By Radwan Farraj
A flood of scam emails circulated CUNY recently, offering instruments for sale, part-time job opportunities, or even financial aid stipends to many students and staff. Though the fraudulent phishing emails are not new to the university, reports of scam emails have more than doubled nationally, according to an FBI Internet Crime Report published in 2020.
These emails are not limited in who they target, as seen by the surge making its way through CUNY accounts. “Typically, a student is phished and the criminals use that account to send thousands – or possibly hundreds of thousands – of other scam and phishing messages cyclically,” Brooklyn College Media Relations Manager Rich Pietras told The Vanguard.
More than 2.2 million scam complaints have been filed in the last five years, according to the FBI’s Internet Crime Complaint Center (IC3). Losses reportedly totaled more than $13 billion for victims since 2016. In 2020 alone, the IC3 reported nearly 800,000 complaints and more than $4 billion in losses, with phishing scams ranking as the most common.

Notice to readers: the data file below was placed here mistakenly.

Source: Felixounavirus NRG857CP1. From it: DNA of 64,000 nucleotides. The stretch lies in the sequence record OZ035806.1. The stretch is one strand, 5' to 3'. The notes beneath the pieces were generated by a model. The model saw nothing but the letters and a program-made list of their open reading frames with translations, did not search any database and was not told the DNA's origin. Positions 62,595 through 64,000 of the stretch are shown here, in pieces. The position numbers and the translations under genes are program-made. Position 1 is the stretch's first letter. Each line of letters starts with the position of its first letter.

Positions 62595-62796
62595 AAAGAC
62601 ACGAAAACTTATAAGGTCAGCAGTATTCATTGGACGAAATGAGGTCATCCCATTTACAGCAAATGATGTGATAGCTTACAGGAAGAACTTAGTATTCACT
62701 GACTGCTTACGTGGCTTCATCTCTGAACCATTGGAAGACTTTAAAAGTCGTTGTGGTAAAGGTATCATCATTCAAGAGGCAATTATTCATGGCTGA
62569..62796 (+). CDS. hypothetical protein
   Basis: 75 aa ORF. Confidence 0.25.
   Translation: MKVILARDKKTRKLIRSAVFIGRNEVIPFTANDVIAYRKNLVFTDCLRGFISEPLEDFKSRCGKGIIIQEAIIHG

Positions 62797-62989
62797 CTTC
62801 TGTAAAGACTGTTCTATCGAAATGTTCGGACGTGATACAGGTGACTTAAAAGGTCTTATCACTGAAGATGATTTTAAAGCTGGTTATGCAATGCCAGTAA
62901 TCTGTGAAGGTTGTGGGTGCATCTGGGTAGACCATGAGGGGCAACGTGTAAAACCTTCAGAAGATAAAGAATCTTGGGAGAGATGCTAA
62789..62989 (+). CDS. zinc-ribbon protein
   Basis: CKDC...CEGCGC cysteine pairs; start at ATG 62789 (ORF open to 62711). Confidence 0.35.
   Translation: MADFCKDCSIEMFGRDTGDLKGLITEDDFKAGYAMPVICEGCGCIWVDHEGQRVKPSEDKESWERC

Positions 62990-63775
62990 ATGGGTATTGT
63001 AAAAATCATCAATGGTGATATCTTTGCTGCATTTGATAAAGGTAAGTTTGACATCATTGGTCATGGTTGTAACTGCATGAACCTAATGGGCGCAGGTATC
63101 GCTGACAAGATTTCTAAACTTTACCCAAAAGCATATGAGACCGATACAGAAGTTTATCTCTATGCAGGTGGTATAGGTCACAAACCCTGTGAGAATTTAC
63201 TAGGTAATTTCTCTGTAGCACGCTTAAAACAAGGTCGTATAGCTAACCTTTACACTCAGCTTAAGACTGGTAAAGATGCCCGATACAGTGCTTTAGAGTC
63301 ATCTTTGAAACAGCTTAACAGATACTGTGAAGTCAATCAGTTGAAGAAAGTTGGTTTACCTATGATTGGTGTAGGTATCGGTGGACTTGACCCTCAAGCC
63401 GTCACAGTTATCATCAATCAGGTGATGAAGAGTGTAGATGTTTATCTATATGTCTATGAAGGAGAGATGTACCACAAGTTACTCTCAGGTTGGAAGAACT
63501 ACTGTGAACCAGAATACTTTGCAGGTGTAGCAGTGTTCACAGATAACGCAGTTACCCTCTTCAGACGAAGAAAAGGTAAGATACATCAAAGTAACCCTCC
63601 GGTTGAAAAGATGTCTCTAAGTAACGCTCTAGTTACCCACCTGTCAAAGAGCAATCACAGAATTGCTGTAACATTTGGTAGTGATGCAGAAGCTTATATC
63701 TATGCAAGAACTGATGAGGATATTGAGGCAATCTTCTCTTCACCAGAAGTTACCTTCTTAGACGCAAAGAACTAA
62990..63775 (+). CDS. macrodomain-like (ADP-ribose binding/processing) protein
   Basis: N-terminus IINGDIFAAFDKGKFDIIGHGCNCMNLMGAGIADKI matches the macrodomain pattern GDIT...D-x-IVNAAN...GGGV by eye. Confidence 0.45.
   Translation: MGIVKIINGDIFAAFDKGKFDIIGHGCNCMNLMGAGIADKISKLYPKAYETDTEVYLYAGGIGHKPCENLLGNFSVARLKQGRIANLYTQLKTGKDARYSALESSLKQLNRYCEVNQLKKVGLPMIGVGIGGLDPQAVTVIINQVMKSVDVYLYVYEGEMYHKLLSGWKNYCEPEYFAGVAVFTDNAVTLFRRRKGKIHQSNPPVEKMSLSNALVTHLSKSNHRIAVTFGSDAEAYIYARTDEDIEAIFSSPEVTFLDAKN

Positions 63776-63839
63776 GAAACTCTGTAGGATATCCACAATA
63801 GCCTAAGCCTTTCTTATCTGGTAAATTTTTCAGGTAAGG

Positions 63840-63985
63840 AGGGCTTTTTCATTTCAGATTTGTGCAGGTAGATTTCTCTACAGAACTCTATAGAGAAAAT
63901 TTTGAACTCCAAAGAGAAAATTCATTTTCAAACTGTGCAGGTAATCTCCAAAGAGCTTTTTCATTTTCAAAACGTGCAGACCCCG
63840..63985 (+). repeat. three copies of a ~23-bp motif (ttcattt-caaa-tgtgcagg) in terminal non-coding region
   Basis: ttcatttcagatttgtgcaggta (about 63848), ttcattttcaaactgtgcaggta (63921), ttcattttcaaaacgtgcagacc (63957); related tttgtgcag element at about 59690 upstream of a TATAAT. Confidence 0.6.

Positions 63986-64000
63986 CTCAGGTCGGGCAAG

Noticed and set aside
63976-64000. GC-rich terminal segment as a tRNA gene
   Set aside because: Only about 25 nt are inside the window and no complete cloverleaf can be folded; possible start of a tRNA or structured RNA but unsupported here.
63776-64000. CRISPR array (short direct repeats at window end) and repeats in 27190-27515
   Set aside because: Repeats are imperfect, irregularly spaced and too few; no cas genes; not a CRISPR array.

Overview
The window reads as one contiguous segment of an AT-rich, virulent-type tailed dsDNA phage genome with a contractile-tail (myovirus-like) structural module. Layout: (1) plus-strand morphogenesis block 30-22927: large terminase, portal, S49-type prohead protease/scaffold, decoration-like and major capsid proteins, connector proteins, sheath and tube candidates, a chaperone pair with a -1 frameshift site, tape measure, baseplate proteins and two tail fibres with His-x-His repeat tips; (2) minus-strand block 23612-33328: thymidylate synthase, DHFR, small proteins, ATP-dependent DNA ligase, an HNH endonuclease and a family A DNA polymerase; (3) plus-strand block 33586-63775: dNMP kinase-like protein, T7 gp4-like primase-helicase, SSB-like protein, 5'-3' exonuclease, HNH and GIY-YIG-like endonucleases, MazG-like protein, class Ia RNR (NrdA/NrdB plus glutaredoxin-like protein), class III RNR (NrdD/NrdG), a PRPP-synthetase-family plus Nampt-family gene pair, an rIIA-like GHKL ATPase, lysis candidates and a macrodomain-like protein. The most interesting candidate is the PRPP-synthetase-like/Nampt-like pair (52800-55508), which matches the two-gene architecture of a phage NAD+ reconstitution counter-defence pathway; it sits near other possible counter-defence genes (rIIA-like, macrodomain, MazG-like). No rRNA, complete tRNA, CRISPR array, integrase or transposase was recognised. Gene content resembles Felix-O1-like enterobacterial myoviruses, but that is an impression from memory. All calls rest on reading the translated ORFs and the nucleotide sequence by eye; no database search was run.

Students are predominantly affected by these phishing attacks that can take the form of a “spray-and-pray,” where “a low-effort scam is sent to a very large number of recipients,” Pietras explained. Even a minimal response rate can be profitable for scammers.
The most effective method to deal with these scams is user education and promoting awareness of red flags. In observance of Cyber Security Awareness Month, CUNY is releasing information on how to avoid different digital attacks, with their second week focused on phishing. Beyond user education, Brooklyn College has implemented its own protective measures. “[…]We use many technological means to detect and block incoming fraudulent mail,” said Pietras. However, he warned that criminals can “work from inside the systems” should a student’s account be compromised by a scammer.
For any questions about phishing or to report a suspicious message on BCMail, email